On February 25, 2000, a grand jury returned a second superseding indictment charging Richard with the following: twenty-three counts of wire fraud, based on Hardwarehouse's payments to Balon and Loriau; eight counts of wire fraud, based on obtaining a proprietary HP software program, using it to upgrade HP computer equipment, and then tricking HP into transferring licenses for the upgraded equipment; and one count of money laundering.

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The wire fraud charges alleged that the defendant had made a particular misrepresentation to HP in the commission of wire fraud, namely: "defendant ADAMSON and others tricked HP into transferring software licenses on these upgraded servers by falsely representing to HP that they had really not been modified or upgraded at all." (emphasis added). During a hearing on a motion for a bill of particulars, defense counsel asked whether this was the only misrepresentation alleged by the government.2 The government responded that no other type of misrepresentation was at issue.


At trial, however, the government's evidence proved a misrepresentation different from that specified in the indictment and discussed at the pretrial hearing. After purchasing used HP servers from Balon, the defendant utilized a password-disabled copy of SS—Config to upgrade the servers. In order to sell these upgraded servers to Hardwarehouse customers, the defendant needed to find a way to get HP to issue user licenses that would reflect the upgrades performed by Hardwarehouse. The HP-issued licenses needed to reflect the upgrades performed by Hardwarehouse so that, when HP technicians performed maintenance on the servers, they would not notice any inconsistencies between the servers' capabilities and the servers' licenses.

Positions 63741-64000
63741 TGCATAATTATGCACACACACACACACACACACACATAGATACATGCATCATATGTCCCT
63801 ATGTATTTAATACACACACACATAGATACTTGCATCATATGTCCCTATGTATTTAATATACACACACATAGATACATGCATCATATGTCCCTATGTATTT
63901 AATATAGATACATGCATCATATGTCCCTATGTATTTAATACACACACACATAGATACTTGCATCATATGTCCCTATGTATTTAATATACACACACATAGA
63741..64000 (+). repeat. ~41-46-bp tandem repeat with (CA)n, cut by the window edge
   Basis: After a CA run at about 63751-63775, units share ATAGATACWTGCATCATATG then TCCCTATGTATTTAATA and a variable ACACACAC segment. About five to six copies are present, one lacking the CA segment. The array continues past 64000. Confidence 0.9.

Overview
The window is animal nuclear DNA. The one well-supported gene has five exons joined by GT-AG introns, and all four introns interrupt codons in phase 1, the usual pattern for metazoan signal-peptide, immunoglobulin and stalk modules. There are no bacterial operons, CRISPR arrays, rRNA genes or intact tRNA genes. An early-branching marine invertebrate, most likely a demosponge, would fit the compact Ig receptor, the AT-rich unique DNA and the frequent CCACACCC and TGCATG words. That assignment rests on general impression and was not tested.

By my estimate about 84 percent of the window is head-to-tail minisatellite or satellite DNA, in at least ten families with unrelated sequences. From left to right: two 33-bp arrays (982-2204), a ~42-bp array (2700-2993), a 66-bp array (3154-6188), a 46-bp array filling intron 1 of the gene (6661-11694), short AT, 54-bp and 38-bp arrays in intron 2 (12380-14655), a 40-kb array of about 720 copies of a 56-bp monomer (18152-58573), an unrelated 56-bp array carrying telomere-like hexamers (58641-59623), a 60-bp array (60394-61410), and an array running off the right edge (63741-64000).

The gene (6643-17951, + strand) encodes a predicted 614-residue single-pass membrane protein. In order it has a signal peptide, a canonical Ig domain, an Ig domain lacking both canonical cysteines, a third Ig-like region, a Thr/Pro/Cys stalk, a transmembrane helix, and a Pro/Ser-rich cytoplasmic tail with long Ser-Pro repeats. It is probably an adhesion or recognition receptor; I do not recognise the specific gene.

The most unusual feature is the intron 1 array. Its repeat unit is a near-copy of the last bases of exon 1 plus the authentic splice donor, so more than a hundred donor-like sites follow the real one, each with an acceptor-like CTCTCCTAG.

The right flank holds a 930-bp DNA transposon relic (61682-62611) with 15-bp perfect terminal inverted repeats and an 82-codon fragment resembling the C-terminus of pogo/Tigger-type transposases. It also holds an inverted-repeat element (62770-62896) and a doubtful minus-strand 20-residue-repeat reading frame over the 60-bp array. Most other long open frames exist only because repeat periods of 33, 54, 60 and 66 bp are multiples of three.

To solve this potential problem, Balon drew up a form memorandum, known in HP parlance as a "license transfer request" ["LTR"], for transferring ownership rights in the upgraded servers to Hardwarehouse. Hardwarehouse would send Balon the upgraded server specifications that it wanted her to include in the LTR. Balon would include the upgraded server specifications in the LTR, and she would then send copies of the LTR to both Hardwarehouse and HP headquarters. After Hardwarehouse received the LTR from Balon, it proceeded to send it to a sales contract administrator at HP ("HP administrator") who would then issue the purchaser of the server a transfer authorization letter which officially approved the upgraded license and the transfer of the license to the Hardwarehouse customer purchasing the server.